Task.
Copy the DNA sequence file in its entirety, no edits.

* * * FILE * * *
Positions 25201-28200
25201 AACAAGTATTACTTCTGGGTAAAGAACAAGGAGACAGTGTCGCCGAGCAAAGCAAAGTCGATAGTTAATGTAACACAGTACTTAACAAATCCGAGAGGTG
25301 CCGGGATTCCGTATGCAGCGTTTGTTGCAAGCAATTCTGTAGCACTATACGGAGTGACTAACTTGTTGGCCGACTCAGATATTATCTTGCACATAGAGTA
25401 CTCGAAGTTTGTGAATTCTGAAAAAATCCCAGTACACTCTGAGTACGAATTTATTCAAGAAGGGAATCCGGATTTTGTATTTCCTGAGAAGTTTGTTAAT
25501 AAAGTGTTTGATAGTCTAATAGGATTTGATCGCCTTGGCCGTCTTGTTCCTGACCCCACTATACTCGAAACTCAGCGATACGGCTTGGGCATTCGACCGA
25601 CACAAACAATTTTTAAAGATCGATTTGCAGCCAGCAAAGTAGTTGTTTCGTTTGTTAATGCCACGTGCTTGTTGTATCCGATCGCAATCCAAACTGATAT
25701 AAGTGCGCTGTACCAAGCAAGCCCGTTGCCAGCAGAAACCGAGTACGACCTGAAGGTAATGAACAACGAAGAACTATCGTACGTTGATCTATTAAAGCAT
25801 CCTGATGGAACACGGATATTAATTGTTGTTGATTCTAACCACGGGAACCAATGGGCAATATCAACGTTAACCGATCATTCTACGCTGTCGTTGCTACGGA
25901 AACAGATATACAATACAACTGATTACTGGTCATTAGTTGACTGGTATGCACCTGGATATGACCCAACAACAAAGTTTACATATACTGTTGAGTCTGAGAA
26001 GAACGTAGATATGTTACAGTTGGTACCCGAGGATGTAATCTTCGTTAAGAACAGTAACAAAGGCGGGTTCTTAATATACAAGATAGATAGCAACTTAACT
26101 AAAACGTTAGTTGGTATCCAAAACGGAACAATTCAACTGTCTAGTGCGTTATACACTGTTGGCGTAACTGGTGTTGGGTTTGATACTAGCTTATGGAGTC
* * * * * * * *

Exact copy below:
Positions 25201-28200
25201 AACAAGTATTACTTCTGGGTAAAGAACAAGGAGACAGTGTCGCCGAGCAAAGCAAAGTCGATAGTTAATGTAACACAGTACTTAACAAATCCGAGAGGTG
25301 CCGGGATTCCGTATGCAGCGTTTGTTGCAAGCAATTCTGTAGCACTATACGGAGTGACTAACTTGTTGGCCGACTCAGATATTATCTTGCACATAGAGTA
25401 CTCGAAGTTTGTGAATTCTGAAAAAATCCCAGTACACTCTGAGTACGAATTTATTCAAGAAGGGAATCCGGATTTTGTATTTCCTGAGAAGTTTGTTAAT
25501 AAAGTGTTTGATAGTCTAATAGGATTTGATCGCCTTGGCCGTCTTGTTCCTGACCCCACTATACTCGAAACTCAGCGATACGGCTTGGGCATTCGACCGA
25601 CACAAACAATTTTTAAAGATCGATTTGCAGCCAGCAAAGTAGTTGTTTCGTTTGTTAATGCCACGTGCTTGTTGTATCCGATCGCAATCCAAACTGATAT
25701 AAGTGCGCTGTACCAAGCAAGCCCGTTGCCAGCAGAAACCGAGTACGACCTGAAGGTAATGAACAACGAAGAACTATCGTACGTTGATCTATTAAAGCAT
25801 CCTGATGGAACACGGATATTAATTGTTGTTGATTCTAACCACGGGAACCAATGGGCAATATCAACGTTAACCGATCATTCTACGCTGTCGTTGCTACGGA
25901 AACAGATATACAATACAACTGATTACTGGTCATTAGTTGACTGGTATGCACCTGGATATGACCCAACAACAAAGTTTACATATACTGTTGAGTCTGAGAA
26001 GAACGTAGATATGTTACAGTTGGTACCCGAGGATGTAATCTTCGTTAAGAACAGTAACAAAGGCGGGTTCTTAATATACAAGATAGATAGCAACTTAACT
26101 AAAACGTTAGTTGGTATCCAAAACGGAACAATTCAACTGTCTAGTGCGTTATACACTGTTGGCGTAACTGGTGTTGGGTTTGATACTAGCTTATGGAGTC